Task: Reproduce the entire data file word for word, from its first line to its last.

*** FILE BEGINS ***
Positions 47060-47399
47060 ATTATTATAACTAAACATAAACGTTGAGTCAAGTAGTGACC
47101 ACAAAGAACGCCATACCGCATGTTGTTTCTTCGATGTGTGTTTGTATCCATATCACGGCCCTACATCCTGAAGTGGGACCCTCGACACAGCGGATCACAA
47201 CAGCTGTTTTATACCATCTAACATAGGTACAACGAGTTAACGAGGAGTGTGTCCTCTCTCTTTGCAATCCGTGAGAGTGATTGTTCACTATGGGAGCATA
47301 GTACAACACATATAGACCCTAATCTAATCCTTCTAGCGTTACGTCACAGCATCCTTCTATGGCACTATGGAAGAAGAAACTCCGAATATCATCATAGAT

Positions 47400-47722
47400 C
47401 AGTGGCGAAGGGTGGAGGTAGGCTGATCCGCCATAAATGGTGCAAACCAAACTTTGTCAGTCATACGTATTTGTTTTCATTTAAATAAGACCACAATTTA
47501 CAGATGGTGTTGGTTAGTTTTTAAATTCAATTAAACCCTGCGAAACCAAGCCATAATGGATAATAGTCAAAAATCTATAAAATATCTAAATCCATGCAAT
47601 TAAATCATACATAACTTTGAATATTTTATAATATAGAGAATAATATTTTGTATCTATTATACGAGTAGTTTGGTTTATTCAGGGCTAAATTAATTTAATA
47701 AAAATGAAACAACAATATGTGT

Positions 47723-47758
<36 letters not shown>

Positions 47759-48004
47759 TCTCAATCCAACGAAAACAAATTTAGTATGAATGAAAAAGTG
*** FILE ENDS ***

Positions 47060-47399
47060 ATTATTATAACTAAACATAAACGTTGAGTCAAGTAGTGACC
47101 ACAAAGAACGCCATACCGCATGTTGTTTCTTCGATGTGTGTTTGTATCCATATCACGGCCCTACATCCTGAAGTGGGACCCTCGACACAGCGGATCACAA
47201 CAGCTGTTTTATACCATCTAACATAGGTACAACGAGTTAACGAGGAGTGTGTCCTCTCTCTTTGCAATCCGTGAGAGTGATTGTTCACTATGGGAGCATA
47301 GTACAACACATATAGACCCTAATCTAATCCTTCTAGCGTTACGTCACAGCATCCTTCTATGGCACTATGGAAGAAGAAACTCCGAATATCATCATAGAT

Positions 47400-47722
47400 C
47401 AGTGGCGAAGGGTGGAGGTAGGCTGATCCGCCATAAATGGTGCAAACCAAACTTTGTCAGTCATACGTATTTGTTTTCATTTAAATAAGACCACAATTTA
47501 CAGATGGTGTTGGTTAGTTTTTAAATTCAATTAAACCCTGCGAAACCAAGCCATAATGGATAATAGTCAAAAATCTATAAAATATCTAAATCCATGCAAT
47601 TAAATCATACATAACTTTGAATATTTTATAATATAGAGAATAATATTTTGTATCTATTATACGAGTAGTTTGGTTTATTCAGGGCTAAATTAATTTAATA
47701 AAAATGAAACAACAATATGTGT

Positions 47723-47758
<36 letters not shown>

Positions 47759-48004
47759 TCTCAATCCAACGAAAACAAATTTAGTATGAATGAAAAAGTG